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Bankruptcy and Lawyers fees



#2
Arizona

I was ordered to pay my child's other parents legal fees in family court. Can this be written off in bankruptcy so I do not have to pay it?
In general that is a debt that would be eligible for discharge in a Chapter 7 bankruptcy. Discharge means that you no longer have any personal liability for the debt. But note that bankruptcy does not automatically get rid of any liens on property that may exist for the debt. See a bankruptcy lawyer for advice on what you may achieve if you file bankruptcy given your particular circumstances. Those circumstances make a difference.
 
#3
Okay because I was told that due to it being related to family court/child support case that I could no longer include it in bankruptcy. That the law was changed in AZ recently for family court judgements because that money frees up the parents income and allows for support of the child.
 

adjusterjack

It's a Dry Heat
#4
T-M, wouldn't it be an exception to discharge?

(15) to a spouse, former spouse, or child of the debtor and not of the kind described in paragraph (5) that is incurred by the debtor in the course of a divorce or separation or in connection with a separation agreement, divorce decree or other order of a court of record, or a determination made in accordance with State or territorial law by a governmental unit
 
#5
Arizona

I was ordered to pay my child's other parents legal fees in family court. Can this be written off in bankruptcy so I do not have to pay it?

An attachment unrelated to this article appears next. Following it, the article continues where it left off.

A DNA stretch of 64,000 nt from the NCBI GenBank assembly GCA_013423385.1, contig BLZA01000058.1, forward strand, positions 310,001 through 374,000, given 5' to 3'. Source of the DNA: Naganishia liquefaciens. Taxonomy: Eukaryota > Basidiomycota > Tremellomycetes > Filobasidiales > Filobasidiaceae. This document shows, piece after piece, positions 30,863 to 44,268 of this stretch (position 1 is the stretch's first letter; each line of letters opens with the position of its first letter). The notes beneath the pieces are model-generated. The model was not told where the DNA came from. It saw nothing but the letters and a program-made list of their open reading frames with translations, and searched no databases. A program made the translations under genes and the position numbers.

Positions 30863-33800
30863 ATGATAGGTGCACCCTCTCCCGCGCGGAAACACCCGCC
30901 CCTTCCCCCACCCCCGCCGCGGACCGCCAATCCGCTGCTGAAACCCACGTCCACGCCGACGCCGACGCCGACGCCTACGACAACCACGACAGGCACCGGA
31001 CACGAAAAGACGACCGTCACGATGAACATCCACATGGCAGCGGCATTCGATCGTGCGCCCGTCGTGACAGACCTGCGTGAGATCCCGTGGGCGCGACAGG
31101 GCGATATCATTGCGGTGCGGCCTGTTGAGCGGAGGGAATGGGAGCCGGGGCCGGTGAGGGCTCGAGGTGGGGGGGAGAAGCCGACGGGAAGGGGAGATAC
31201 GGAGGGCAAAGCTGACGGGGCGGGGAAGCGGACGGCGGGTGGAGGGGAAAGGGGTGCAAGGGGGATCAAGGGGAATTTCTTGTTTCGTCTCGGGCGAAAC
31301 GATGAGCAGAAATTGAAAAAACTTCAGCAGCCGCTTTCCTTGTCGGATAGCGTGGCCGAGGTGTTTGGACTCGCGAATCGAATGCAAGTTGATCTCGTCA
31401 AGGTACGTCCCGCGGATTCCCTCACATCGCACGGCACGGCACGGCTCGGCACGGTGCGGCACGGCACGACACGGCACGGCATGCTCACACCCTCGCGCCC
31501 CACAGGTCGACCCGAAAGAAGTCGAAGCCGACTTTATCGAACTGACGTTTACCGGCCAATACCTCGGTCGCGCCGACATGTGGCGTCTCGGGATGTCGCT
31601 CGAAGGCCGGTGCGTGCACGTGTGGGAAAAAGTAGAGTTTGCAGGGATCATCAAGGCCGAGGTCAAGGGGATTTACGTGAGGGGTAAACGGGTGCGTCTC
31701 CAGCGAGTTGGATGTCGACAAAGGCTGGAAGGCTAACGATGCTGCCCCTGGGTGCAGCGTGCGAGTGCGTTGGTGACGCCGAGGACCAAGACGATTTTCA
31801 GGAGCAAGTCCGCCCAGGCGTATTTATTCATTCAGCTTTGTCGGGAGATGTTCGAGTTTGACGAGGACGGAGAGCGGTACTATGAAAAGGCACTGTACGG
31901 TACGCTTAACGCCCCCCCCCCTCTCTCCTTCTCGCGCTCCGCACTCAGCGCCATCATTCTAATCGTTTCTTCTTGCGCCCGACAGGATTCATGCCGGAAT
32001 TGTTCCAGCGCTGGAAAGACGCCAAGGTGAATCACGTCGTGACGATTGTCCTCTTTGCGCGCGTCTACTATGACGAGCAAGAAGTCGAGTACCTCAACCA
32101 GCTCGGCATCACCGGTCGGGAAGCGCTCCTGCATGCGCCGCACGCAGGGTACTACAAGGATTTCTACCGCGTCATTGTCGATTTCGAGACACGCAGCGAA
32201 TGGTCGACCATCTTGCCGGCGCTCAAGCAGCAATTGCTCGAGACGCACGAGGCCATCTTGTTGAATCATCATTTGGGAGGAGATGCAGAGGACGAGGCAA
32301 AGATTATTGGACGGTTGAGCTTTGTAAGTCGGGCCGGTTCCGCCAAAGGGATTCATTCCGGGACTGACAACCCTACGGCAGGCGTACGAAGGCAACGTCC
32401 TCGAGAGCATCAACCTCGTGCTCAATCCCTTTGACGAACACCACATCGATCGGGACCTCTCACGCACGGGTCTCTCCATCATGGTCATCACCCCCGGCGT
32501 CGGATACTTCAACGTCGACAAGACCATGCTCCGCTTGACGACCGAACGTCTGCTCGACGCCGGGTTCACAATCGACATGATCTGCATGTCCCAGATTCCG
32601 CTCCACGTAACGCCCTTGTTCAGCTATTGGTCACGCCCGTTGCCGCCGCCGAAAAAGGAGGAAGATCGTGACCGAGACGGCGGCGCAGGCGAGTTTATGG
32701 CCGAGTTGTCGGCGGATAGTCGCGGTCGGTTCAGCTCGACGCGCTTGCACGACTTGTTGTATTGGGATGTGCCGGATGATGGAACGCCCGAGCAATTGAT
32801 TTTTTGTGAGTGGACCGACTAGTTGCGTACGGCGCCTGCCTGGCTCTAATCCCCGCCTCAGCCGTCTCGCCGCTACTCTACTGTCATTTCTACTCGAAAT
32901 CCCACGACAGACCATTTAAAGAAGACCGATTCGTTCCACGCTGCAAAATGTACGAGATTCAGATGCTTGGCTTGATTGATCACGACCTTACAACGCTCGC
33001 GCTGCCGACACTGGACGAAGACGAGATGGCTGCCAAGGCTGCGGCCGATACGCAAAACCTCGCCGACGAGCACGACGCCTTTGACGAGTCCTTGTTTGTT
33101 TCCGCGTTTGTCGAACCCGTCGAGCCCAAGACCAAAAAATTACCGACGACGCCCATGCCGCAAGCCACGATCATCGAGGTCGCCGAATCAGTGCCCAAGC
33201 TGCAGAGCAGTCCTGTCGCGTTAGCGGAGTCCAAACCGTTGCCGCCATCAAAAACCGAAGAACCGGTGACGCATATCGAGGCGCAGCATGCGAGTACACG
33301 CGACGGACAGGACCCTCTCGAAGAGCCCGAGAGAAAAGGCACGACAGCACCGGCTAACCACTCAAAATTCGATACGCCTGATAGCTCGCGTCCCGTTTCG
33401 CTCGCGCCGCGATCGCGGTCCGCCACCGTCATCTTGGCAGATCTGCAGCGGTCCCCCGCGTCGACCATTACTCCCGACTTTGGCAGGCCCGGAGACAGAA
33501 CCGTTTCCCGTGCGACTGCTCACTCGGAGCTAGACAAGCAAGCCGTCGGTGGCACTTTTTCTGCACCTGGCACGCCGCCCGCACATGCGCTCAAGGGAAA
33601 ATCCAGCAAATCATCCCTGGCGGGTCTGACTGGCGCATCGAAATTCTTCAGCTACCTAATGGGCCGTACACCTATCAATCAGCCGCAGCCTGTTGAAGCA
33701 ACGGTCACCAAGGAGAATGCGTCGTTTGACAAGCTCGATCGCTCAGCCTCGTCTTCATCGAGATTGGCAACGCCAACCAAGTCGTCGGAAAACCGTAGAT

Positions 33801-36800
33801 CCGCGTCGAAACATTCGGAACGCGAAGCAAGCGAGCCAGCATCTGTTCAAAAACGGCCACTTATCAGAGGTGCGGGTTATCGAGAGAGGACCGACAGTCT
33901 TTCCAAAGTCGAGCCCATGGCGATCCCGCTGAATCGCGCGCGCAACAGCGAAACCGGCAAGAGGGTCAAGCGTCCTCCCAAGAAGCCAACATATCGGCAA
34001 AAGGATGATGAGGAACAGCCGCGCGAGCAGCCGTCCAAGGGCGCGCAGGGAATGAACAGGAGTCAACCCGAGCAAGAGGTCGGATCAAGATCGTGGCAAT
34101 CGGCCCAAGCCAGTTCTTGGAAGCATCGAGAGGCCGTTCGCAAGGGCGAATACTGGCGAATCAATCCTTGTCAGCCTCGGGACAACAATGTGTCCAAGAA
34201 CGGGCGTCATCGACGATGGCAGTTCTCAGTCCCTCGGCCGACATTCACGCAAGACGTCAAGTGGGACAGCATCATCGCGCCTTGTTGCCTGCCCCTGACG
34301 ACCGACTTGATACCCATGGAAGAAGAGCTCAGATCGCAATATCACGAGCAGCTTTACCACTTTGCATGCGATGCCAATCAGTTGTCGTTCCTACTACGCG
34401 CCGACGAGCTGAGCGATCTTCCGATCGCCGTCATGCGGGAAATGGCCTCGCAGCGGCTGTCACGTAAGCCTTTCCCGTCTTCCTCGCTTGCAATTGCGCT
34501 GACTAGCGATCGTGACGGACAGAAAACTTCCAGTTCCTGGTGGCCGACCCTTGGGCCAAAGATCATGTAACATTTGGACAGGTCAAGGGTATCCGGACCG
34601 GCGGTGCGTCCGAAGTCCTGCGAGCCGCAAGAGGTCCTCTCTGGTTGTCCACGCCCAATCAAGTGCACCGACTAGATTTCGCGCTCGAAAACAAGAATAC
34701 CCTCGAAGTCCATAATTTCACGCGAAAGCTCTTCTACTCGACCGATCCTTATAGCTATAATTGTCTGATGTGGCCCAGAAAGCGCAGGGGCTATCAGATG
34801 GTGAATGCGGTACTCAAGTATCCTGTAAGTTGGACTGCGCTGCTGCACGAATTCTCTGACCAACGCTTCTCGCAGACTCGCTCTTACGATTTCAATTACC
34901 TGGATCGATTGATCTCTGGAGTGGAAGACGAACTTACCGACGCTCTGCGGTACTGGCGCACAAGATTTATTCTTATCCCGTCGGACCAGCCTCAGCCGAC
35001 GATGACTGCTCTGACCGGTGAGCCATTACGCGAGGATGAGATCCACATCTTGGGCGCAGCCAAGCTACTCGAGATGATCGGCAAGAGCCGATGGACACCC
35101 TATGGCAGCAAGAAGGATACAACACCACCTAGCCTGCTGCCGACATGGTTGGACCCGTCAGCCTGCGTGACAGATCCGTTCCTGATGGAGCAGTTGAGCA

The obligation to pay the legal fees looks to be in the nature of support. If it falls under 11 USC 523(a)(5) it is non-dischargeable in any bankruptcy. If you are going to allege that such payment is not in the nature of support then it may fall under 11 USC 523(a)(15) which, if you file a Chapter 7 will likewise be non-dischargeable.

The only Chapter that may assist is a Chapter 13 but do not hold your breath:

For Chapter 13 purposes and from the 2016 unpublished opinion of Gately v. Moore (In re Gately) (B.A.P. 9th Cir., 2016)

Section 523(a)(5) excepts from discharge a debt for a "domestic support obligation." In relevant part, that term is defined by the Code as a debt "owed to or recoverable by (a spouse, former spouse, or child of the debtor or such child’s parent, legal guardian, or responsible relative) . . . in the nature of alimony, maintenance, or support . . .". . .by "reason of (an order of the court of record) . . . ,and "without regard to whether such debt is expressly so designated . . . ." 11 U.S.C. § 101(14A)(A)-(C)(i). The debt cannot be "assigned to a nongovernmental entity," unless voluntarily assigned by a statutorily designated person. Id. § 101(14A)(D). . .

An award of attorney's fees (in the family law) proceeding may be in the nature of a domestic support obligation for the purposes of §§ 523(a)(5) and 101(14A).5 See Gionis v. Wayne (In re Gionis), 170 B.R. 675, 682-84 (9th Cir. BAP 1994), aff'd, 92 F.3d 1192 (9th Cir. 1996); see also Rehkow v. Lewis (In re Rehkow), 2006 WL 6811011, at *3 (9th Cir. BAP Aug. 17, 2006)("Cases in the Ninth Circuit and in other circuits customarily have held that attorneys' fees awarded in connection with a dissolution proceeding are non-dischargeable in bankruptcy under § 523(a)(5) as alimony, maintenance, or support."), aff'd, 239 F. App'x 341, 342 (9th Cir. 2007) ("Attorneys' fees . . . fall within the exception for discharge for support obligations.").